Mary Tyler Moore, one of most iconic and legendary entertainment figures in television history, who was a key part in two of the most successful TV sitcoms of all time (The Dick Van Dyke Show and her own self titled program), has died at the age of 80.
Without question, the death of Mary Tyler Moore is as large as the death of any key figures who has passed on in the entire television landscape. There were so many instantly recognizable and charming things about her: she was bright, witty, and sing songy in the best possible way.
She was a bridge between comedians like Lucille Ball and Carol Burnett and ones to follow like Jennifer Aniston and her ilk. In fact any woman who leads their own show and does so in a smart, snappy manner, one that does not rely on a man but isn’t so independent that they don’t require their company either, and there have been ions and ions of them since the ground breaking Mary Tyler Moore Show and continue to this day, owes a debt to her. She was as good as any of those aforementioned names, but more on a lighter side than most, eschewing slapstick but still able to time jokes and use her kind of effervescent and sometimes scattered demeanor to stand toe to toe with the best.
It’s telling how she won a few Emmys for Best Actress in a Comedy during the Dick Van Dyke Show (a program which dominated the early 1960s in ratings, critical acclaim, and awards) AND The Mary Tyler Moore Show‘s heyday (which ran from 1970 – 1977 on CBS and won countless high-caliber awards and is remembered as one of the top five TV programs of all time), beating out stiff competition each year and when all was said and done, winning six in total, two for her work on the Van Dyke show and four for her performance on her own program.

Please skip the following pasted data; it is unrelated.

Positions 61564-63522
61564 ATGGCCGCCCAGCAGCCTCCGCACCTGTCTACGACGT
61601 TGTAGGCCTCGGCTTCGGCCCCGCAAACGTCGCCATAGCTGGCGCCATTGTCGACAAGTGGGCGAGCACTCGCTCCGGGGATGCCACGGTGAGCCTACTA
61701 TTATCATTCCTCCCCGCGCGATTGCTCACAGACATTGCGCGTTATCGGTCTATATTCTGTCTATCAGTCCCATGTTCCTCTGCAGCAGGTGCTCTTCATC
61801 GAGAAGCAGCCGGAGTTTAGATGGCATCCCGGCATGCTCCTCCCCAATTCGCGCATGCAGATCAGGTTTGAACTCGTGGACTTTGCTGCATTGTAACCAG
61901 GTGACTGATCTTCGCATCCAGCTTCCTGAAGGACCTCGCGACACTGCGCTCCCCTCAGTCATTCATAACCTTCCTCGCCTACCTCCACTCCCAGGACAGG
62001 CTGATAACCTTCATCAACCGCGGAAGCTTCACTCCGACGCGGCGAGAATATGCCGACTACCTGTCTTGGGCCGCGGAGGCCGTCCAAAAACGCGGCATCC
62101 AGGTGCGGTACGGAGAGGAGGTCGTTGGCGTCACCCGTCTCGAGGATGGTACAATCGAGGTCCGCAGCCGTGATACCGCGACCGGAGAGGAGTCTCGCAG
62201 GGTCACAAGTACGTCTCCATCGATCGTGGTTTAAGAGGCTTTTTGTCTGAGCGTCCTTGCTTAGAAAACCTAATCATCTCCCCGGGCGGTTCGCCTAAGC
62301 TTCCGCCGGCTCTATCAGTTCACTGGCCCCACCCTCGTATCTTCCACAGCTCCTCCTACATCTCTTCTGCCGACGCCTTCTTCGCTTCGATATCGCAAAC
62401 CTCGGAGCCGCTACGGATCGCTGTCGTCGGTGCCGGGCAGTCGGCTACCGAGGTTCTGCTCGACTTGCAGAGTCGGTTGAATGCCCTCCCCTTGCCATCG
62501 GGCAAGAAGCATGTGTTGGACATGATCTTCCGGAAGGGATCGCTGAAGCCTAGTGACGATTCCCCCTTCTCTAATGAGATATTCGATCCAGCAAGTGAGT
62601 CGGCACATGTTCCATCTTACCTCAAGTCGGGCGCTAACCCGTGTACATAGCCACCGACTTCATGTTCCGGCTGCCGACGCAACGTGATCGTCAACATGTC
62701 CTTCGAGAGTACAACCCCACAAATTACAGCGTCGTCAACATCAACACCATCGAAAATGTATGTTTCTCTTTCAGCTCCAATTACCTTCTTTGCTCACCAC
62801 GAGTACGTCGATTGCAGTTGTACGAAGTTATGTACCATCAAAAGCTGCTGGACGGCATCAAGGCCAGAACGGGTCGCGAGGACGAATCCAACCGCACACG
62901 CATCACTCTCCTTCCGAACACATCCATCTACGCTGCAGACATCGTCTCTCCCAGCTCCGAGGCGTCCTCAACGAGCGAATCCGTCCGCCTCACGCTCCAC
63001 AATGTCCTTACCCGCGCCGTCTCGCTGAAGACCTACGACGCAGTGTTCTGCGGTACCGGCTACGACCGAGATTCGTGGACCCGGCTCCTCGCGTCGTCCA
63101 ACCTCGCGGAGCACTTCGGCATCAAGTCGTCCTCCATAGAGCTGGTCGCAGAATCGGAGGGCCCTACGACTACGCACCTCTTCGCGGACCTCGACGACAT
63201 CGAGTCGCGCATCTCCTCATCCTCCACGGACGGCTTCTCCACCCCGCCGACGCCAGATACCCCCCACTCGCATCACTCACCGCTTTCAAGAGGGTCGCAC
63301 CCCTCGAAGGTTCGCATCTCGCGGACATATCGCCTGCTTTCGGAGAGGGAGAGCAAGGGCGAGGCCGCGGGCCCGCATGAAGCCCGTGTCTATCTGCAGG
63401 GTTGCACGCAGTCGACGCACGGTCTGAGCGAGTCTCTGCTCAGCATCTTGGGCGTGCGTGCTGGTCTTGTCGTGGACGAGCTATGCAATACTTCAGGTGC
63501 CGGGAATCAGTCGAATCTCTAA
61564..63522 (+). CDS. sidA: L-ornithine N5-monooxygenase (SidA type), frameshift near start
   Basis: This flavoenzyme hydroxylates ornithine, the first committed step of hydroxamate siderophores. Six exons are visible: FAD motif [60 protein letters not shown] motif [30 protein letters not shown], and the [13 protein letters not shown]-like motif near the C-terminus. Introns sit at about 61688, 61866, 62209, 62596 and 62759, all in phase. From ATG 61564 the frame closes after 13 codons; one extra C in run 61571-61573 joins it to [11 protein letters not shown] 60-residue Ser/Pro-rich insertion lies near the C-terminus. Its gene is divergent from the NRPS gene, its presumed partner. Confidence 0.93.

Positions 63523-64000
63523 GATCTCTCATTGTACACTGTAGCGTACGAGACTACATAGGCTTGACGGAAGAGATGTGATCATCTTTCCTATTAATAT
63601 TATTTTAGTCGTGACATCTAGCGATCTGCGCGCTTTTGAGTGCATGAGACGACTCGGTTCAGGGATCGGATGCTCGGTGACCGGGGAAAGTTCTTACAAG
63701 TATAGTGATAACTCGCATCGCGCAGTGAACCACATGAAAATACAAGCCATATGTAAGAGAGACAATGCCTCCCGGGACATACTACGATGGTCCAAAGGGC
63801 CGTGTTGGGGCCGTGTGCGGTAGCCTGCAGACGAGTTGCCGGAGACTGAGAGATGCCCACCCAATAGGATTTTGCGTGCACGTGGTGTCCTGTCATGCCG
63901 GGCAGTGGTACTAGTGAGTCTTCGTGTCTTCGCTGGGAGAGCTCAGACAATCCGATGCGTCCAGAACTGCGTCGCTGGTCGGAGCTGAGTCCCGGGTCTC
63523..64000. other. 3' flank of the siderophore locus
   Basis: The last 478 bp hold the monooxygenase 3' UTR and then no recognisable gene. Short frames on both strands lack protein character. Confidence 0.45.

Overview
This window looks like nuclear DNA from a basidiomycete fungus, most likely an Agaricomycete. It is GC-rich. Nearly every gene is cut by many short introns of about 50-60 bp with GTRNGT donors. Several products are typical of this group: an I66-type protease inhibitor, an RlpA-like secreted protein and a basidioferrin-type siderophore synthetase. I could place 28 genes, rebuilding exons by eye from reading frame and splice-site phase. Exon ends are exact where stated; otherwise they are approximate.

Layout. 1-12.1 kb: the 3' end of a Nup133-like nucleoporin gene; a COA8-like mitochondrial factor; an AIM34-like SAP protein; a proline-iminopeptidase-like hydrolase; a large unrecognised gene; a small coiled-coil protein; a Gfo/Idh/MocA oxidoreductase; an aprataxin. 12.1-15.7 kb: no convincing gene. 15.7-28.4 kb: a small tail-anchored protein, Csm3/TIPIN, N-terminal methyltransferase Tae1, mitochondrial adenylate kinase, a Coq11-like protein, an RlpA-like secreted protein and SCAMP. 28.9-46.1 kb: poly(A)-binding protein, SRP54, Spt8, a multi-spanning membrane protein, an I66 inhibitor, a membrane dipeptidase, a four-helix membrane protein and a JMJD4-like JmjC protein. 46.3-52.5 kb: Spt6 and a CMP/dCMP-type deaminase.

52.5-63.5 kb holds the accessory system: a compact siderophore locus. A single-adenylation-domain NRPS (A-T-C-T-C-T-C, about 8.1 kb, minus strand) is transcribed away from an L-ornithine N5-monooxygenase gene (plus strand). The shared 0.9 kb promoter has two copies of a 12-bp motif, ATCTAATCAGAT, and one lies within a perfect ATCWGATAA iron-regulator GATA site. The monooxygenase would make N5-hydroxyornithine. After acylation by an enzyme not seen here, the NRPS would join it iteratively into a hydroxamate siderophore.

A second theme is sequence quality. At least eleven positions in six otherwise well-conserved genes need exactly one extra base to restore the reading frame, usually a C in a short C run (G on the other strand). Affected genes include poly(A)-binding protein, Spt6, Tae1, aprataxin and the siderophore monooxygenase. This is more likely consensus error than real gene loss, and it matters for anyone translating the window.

She wasn’t just a comedic one trick pony however, she seemingly could do it all: she could sing, dance as well, was at ease on variety shows of the time, and even had a keen mind for spotting talent. Both Michael Keaton and David Letterman were among others who made early appearances on late ’70s projects that Moore headed.
In her later years post-Mary Tyler Moore Show, she did critically acclaimed turns in dramatic roles, the standout having to be the absolutely chilling and cold-as-ice but incredibly pained inside performance of a mother who has lost a child in a boating accident, and completely alienates the surviving child in that tragedy, in Robert Redford’s Academy Award winning 1980 film Ordinary People, a role which Moore received an Oscar nomination for.
She always kept in the public eye for decades after that, making the appearance here or there, a film here or there, popping up on a TV Land retrospective about her show, or at a statue ceremony at the famed corner in Minneapolis, the city where her classic character Mary Richards worked on The Mary Tyler Moore Show, a statue which has her throwing up her hat, and which stands as one of television’s iconic and memorable images during the equally memorable theme song.
One of the first big losses of the still young 2017, the loss of Mary Tyler Moore leaves a huge void in television history, but also now elevates her to a level of timelessness. She already was held high in that regard, but death has a way of making these titles bestowed upon living people even more urgent and solidified, frozen in imagery that retains itself and never cracks, remains just what we want and how we want it.
And what the shining and glorious memory of what Mary Tyler Moore will do now as it has always done, is keep the world turned on with her smile, with a bulb that will never go out.